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jcferguson 03-22-2006 07:15 PM

Quote:

Originally Posted by azflycaster
Uwe or anyone else,
Be honest, have you ever pushed the lines on the fitting only to find out that you had the screw on piece backwards? I did it once, a real pain to take apart again.

I am going to use your confession as a cautionary and meditate and endeavor to put my pieces on in the right direction when I get to my plumbing. I expect I will put it on backwards exactly 50% of the time.

azflycaster 03-22-2006 08:06 PM

1 Attachment(s)
Quote:

Originally Posted by jcferguson
I am going to use your confession as a cautionary and meditate and endeavor to put my pieces on in the right direction when I get to my plumbing. I expect I will put it on backwards exactly 50% of the time.

I bet you will only do it once. I was working under the sink on a line I could almost reach :angry: .

jcferguson 03-22-2006 08:09 PM

Quote:

Originally Posted by azflycaster
I bet you will only do it once. I was working under the sink on a line I could almost reach :angry: .

fly,

3/8" or 1/2" pex there? Which kind of pex?

c

uwe 03-22-2006 08:13 PM

Quote:

Originally Posted by azflycaster
Uwe or anyone else,
Be honest, have you ever pushed the lines on the fitting only to find out that you had the screw on piece backwards? I did it once, a real pain to take apart again.

Confession time:

nut backwards on pex - 0
nut in drawer, pex on barb - 3-4 times
flare nut on bench, copper flare finished and perfect - 2-3 times
flare nut on, but bent tubng too close to flare - 3 times
decent knowledge of english language swear words - priceless!

azflycaster 03-22-2006 08:17 PM

1 Attachment(s)
Quote:

Originally Posted by jcferguson
fly,

3/8" or 1/2" pex there? Which kind of pex?

c

It's 3/8". Not sure what the PO used, but the pieces I replaced were Flexpex. I got the parts from http://www.pexconnection.com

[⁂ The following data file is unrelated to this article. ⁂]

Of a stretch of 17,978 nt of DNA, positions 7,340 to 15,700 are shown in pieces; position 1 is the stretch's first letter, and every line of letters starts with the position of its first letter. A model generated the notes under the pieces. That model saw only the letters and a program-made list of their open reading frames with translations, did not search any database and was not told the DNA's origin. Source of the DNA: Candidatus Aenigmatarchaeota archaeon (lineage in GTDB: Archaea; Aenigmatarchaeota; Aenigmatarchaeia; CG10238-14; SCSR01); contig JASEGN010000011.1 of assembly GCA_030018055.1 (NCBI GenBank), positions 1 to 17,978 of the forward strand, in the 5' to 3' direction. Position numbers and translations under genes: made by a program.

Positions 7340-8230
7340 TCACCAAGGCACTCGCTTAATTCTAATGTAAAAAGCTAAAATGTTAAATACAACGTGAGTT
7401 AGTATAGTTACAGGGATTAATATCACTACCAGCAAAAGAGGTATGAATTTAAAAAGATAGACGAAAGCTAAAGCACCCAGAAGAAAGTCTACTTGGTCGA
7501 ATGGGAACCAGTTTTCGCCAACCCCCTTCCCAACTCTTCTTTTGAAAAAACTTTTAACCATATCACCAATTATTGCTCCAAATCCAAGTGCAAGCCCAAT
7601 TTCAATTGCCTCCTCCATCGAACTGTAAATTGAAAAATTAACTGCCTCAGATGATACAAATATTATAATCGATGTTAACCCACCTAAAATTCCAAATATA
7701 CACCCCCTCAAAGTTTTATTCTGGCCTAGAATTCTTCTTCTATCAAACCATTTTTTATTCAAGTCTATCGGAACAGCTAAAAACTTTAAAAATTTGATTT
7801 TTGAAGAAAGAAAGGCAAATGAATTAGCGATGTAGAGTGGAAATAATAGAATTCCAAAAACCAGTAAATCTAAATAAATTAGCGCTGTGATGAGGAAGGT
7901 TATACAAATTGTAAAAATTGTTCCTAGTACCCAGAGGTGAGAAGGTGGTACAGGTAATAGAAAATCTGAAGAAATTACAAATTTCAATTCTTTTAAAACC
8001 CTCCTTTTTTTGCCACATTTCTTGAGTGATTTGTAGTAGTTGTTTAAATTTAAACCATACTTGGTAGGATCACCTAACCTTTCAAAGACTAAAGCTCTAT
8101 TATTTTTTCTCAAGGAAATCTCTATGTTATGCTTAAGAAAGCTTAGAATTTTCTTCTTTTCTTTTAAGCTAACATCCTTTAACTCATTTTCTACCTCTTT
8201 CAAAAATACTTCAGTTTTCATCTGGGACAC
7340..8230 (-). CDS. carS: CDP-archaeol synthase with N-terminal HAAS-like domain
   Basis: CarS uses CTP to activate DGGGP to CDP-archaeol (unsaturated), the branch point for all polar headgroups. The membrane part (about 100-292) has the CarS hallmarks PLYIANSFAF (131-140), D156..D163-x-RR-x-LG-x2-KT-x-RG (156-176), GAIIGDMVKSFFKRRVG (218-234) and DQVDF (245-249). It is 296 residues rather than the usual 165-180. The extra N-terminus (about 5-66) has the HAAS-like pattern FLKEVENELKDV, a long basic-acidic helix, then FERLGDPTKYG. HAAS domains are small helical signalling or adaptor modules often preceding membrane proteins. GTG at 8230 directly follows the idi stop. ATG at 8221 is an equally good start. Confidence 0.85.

I had to correct the problem of the city water line being connect to the hot water line. In my previous post you can see where I used a straight couple (on the right). That is where the ciry water line was T'd.

flyfshr 03-22-2006 08:48 PM

JC ~

On your plumbing drawing, I would also add a built in pressure regulator on the city water side. Put it just after the city hook up and before the PEX. This way you'll never have to worry about the thing staying on the hose all of the time. Save yourself the headache.

Brad
FF

uwe 03-22-2006 08:55 PM

I second Brad's suggestion.
I put one in as well, right by the city water hose adapter. Those small ones are hard to find. I got mine off ebay, NOS.

azflycaster 03-22-2006 08:58 PM

A water heater bypass would be a good thing to consider also.

jcferguson 03-22-2006 10:22 PM

Keep em' coming you guys, I'm on it! Regulator bypass and a reverse flair pex nut. I'm gonna have water everywhere.

flyfshr 03-22-2006 10:50 PM

Not a regulator bypass but a city water pressure regulator. The pressure of normal city supplied water without the regulator will cause water everywhere. Not a good thing in that lovely wooden interior.

Brad
FF

Macozil 03-23-2006 07:11 AM

I can be of no assistance in the design of the toilet, but I can help with the naming of it!

the:
"Pop-up Poop-down"
"Carlos-Can"
"Hide-a-dump"
"Black Drawer"
"Area 51 and 2"
"Turdis"

Thats all i got right now.

jcferguson 03-23-2006 08:29 AM

Turdis! That is pure genius. I will get a long scarf to wear when I use it.

A-Merry-Can 03-23-2006 11:09 AM

plumbing connections...
 
hey guys, i'm in a plumbing mood on my trade wind as well... i noticed you guys are using the flare fittings, rather than the crimp tool... which i already bought... did i waste my money? is there an advantage to the flare versus the crimp fittings?